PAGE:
The horizontal and vertical traces 608 and 609 have at each of their intersections a programmable connective structure such as for example, an antifuse. Typically, an antifuse comprises a capacitive structure with a dielectric capable of being broken down by the application of a selected voltage to provide a conductive path between the two plates of the capacitor. Antifuses are well known in the art and thus will not be described in detail. Other kinds of programmable elements can also be used depending upon design considerations. The substrate of the programmable interconnect chip 605 has formed in it selected transistors to enable the programming of the antifuse elements at selected intersections in accordance with design requirements.

As shown in FIG. 6b, vertical leads 609-1 through 609-K are formed on the programmable interconnect chip 605 so as to extend at a minimum across one cell 606 and at a maximum across all cells. Thus a plurality of vertical leads 609 cross each cell with the lengths of leads varying from being such as to extend across just that cell to being such as to extend across all cells in a column.

Horizontal conductive leads 608-1 through 608-J likewise extend across the programmable interconnect chip 605. Again, the horizontal leads 608 extending across one cell vary in length such that they extend across only that one cell up to a length which will extend across all cells. In FIG. 6b, breaklines are included to indicate that the semiconductor chip 605 is only partially shown with interior portions of the chip having been removed for clarity. However, some conductive leads break not because of the breaklines showing removal of semiconductor material but rather because the conductive leads are intended to stop at a given point. Small lines 618-1, 618-2 and 618-3 are drawn at the terminal points of a conductive lead perpendicular to that lead to indicate that the conductive lead is intended to terminate at those points. A horizontal conductive lead thus might comprise one conductive segment each extending across the whole chip 605 or a plurality of conductive segments extending across a section of the chip. Similarly, the vertical conductive leads likewise vary from one conductive lead which will extend across the entire height of the chip or two or more conductive segments each extending across a selected portion of the chip.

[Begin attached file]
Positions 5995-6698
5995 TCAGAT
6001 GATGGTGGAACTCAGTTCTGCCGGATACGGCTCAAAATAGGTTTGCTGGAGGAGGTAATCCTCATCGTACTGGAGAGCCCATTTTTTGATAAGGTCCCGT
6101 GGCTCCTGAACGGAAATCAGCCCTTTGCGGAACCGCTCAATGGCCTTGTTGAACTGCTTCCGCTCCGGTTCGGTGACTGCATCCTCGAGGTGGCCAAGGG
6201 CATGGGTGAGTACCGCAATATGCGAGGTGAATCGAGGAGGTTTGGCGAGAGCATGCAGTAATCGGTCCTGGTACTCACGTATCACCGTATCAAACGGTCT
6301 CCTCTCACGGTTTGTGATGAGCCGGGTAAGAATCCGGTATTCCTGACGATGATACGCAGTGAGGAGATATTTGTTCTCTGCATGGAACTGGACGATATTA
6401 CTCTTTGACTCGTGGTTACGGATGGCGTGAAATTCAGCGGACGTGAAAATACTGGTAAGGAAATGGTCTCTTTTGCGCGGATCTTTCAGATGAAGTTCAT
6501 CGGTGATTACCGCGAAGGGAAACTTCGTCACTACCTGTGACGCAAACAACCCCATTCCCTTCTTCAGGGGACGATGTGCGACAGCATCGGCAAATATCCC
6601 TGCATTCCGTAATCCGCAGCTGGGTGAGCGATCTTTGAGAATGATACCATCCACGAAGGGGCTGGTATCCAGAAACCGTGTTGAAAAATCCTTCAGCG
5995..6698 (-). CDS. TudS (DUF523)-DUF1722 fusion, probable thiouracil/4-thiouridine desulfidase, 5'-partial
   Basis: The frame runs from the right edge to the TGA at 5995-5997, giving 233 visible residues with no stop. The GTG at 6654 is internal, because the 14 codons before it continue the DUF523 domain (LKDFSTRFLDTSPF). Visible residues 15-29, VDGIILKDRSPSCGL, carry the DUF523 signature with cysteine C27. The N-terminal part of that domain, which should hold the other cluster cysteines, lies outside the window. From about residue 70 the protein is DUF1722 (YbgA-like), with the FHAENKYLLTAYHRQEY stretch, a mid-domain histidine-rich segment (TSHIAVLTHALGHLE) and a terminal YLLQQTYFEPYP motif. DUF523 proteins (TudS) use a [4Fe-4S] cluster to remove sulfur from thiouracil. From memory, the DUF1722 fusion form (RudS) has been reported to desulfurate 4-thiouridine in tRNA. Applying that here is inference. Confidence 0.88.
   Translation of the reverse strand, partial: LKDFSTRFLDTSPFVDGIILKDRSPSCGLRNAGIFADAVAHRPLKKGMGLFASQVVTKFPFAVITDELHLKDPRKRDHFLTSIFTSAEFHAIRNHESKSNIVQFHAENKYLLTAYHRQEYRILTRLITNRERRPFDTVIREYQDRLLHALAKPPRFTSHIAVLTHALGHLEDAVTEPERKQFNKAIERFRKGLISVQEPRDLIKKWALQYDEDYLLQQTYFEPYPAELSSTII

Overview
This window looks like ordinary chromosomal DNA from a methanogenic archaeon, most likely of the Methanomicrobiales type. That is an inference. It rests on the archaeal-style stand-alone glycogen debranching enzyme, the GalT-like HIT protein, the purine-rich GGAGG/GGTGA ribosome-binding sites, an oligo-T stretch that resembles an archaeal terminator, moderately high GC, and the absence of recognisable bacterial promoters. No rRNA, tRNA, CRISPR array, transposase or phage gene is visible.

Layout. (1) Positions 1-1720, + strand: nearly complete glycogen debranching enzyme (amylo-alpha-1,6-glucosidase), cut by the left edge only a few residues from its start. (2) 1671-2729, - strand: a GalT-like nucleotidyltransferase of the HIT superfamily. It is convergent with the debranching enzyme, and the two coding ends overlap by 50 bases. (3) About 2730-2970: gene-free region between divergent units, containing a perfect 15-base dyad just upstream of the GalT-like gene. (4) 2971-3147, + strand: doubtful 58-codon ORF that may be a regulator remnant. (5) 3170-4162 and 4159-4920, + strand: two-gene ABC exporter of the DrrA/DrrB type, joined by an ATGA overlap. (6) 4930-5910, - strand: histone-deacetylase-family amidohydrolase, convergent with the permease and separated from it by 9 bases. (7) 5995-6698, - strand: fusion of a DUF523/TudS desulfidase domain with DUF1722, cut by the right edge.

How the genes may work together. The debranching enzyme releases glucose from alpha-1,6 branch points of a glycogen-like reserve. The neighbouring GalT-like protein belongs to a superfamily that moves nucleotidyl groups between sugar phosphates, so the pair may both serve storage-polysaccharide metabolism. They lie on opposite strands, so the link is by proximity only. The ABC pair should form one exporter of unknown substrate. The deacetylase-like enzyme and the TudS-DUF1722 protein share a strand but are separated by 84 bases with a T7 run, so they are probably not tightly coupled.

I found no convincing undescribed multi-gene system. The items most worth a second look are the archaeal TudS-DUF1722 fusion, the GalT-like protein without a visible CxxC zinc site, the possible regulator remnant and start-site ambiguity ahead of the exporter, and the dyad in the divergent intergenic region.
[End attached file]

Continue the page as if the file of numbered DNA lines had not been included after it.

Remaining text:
The particular configuration of the conductive leads extending across one cell and from that cell to adjacent cells depends upon an analysis of the electrical functions to be carried out by the programmable printed circuit board and is selected using the most probable types of system requirements to be imposed on programmable interconnect chip 605. This selection depends upon an analysis of the circuit functions to be performed by the programmable printed circuit board of this invention and thus the actual configuration of the programmable interconnect chip is determined in light of the proposed uses for the programmable printed circuit board.

To interconnect a given lead corresponding for example to the lead 609-1 connected to pad A in cell 606-1,1 to a given lead corresponding to a different pad either in cell 606-1,1 or in some different cell using the structure shown in FIG. 6b, an interconnection between the appropriate vertical conductor 609 and the appropriate horizontal conductor 608 is formed. For example, to connect pad A to pad B (both in cell 606-1,1) the intersection of vertical lead 609-1 and horizontal lead 608-1 is programmed by applying a high voltage to this intersection in the circuit so as to break down the dielectric between these two points and form a conductive path therebetween. In addition, the intersection of vertical conductor 609-4 and horizontal conductor 608-1 is also subjected to a high voltage to break down the insulation between these two leads to form an additional conductive path between these two leads. Thus, pad A is connected to pad B by conductors 609-1, 608-1 and 609-4. Should it be desired to connect pad A to any other lead or pad then pad B will also be connected to that other lead or pad. However, such a connection must be compatible with the circuit in order to be made.